Another speaker is Pace University law professor Darren Rosenblum, who, according to his Pace bio, is interested in gender equality. But the discerning prof is not enthusiastic about electing just any women to office. Of Carly Fiorina, the former Hewlett-Packard CEO and GOP hopeful, he tweeted: “The Republican field must have agreed to put Fiorina in the cabinet if she'd be an attack dog against Hillary.”

New Yorker writer Jill Lepore, who is also a Harvard history professor, is also on the FEC roster. She is author most recently of The Secret History of Wonder Woman, which, according to an Amazon blurb, is a “riveting work of historical detection revealing that the origin of one of the world’s most iconic superheroes hides within it a fascinating family story—and a crucial history of twentieth-century feminism.” Ms. Lepore certainly looks to be a diversion from the sorts of boring lawyers with financially intricate questions who usually appear before the FEC.

Other FEC speakers include Marni Allen, director of Political Parity, part of Hunt Alternatives, which was founded by Swanee Hunt, the Hunt oil scion, liberal activist and former Bill Clinton ambassador; Victoria A. Budson, founding Executive Director of the Women and Public Policy Program at the John F. Kennedy School of Government at Harvard and a Governor Deval Patrick appointee to the Massachusetts Commission on the Status of Women; and, continuing the take-a-Kennedy School of Government employee to lunch theme, Pippa Norris, the McGuire Lecturer in Comparative Politics there.


Adrienne Kimmell, who will also speak at the FEC forum, had been a Planned Parenthood official at several of that esteemed organization’s affiliates before she became director of the Barbara Lee Family Foundation. Ms. Kimmell must have a literary bent because she last year penned a piece for the Barbara Lee website with the fetching headline, “Women Don’t Like The Party That Doesn’t Like Them.” Can you guess the party in question?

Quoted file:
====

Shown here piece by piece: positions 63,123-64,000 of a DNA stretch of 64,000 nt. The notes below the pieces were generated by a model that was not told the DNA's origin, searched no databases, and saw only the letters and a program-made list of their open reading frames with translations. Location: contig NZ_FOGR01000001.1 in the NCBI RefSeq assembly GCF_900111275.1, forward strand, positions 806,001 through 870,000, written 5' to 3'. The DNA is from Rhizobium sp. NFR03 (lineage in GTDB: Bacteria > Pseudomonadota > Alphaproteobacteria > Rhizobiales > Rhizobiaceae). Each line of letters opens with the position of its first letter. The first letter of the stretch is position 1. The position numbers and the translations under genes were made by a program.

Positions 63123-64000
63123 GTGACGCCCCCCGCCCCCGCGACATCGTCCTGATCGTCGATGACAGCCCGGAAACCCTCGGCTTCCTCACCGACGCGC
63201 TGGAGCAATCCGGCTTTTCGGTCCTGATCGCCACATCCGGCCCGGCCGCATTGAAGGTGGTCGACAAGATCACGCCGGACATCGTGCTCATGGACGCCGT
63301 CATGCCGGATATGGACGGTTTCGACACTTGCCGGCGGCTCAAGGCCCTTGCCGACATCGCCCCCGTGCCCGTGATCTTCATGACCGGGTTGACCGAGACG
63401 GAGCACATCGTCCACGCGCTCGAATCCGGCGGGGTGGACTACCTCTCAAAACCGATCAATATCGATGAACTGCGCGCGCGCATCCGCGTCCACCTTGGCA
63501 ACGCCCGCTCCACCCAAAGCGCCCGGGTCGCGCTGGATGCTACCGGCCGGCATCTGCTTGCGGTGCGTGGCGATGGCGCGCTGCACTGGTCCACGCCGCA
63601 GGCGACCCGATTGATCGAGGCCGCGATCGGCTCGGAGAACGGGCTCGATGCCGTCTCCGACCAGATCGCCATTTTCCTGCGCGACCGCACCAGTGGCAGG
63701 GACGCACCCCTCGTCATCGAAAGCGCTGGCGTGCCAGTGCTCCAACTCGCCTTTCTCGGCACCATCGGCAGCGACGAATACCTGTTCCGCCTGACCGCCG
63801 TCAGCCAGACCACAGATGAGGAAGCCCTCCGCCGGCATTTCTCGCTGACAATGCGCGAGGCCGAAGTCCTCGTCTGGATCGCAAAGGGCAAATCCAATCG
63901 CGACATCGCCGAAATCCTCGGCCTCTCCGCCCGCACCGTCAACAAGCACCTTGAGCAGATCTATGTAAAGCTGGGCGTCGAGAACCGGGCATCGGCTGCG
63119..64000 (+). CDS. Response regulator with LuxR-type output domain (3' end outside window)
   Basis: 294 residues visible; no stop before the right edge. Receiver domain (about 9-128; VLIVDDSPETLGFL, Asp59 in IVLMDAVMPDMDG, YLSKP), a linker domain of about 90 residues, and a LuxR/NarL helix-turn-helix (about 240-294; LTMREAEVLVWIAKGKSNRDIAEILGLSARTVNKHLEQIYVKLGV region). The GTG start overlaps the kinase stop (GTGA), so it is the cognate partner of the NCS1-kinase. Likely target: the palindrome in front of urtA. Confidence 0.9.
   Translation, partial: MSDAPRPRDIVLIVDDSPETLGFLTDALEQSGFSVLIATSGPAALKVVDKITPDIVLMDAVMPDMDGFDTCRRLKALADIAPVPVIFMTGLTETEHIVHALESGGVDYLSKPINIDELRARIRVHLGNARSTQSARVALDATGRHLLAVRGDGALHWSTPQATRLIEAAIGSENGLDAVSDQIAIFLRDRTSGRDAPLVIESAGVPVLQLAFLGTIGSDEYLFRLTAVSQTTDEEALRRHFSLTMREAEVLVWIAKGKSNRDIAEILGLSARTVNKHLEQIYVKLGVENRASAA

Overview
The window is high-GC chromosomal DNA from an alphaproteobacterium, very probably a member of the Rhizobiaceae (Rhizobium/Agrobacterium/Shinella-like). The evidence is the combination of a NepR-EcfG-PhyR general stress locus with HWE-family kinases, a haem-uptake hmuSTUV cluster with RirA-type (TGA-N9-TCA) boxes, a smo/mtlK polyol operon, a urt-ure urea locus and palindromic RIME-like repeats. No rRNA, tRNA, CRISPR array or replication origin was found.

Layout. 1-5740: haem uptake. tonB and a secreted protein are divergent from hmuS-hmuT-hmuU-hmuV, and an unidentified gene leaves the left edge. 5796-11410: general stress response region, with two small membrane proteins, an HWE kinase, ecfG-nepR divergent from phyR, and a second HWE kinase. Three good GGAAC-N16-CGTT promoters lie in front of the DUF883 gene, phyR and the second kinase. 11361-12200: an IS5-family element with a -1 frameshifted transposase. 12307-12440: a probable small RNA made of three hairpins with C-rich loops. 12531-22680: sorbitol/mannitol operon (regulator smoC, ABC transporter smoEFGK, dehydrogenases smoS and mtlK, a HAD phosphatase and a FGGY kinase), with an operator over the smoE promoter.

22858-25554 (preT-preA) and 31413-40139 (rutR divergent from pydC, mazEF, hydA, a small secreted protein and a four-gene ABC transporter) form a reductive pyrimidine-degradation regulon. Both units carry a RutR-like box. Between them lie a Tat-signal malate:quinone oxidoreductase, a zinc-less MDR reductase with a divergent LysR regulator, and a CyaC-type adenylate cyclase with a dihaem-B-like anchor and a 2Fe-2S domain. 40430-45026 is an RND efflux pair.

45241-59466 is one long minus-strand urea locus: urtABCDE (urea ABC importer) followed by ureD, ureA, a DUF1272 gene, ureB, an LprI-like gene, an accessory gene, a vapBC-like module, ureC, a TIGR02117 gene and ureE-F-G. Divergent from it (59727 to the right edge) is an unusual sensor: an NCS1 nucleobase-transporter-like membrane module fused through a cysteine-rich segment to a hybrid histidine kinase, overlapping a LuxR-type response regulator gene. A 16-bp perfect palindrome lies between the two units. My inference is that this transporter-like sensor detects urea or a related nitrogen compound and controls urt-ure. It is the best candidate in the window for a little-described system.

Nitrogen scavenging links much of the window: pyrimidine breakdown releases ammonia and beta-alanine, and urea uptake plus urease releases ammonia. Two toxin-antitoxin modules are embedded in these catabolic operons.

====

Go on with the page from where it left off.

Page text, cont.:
Offering a more international perspective, Betilde Munoz-Pogossian, Organization of American States/ international observation missions and the political rights of women, is also scheduled to speak. I don’t know if this is a subtle hint that the FEC is more concerned that U.S. women require international observers to preserve our rights than it is with making sure Mrs. Clinton’s expected $2.5 billion campaign is scrupulously deployed. But it could look that way.

Of the ten panelists, just one is recognizable as a Republican. That’s not even closed to balanced.

The forum is not the first time Ms. Ravel has done something to raise hackles among conservatives. She also pushed a rule that would have led to the FEC’s regulating speech on the internet that could have affected humble bloggers, YouTube and even the Drudge Report. This rule didn’t fly—at least not yet.

If I were a Republican lawyer involved in national political campaigns, I am not sure I’d be confident I’d get a fair hearing if I had an issue before Ms. Ravel’s FEC. That’s a problem.


Apparently, like Lois Lerner, the disgraced IRS official, who over saw the tea party targeting, Ms. Ravel may have a tendency to see the federal bureaucracy as an instrument to further her own progressive agenda. Americans deserve better and should demand an end to this kind of partisanship from supposedly neutral parties.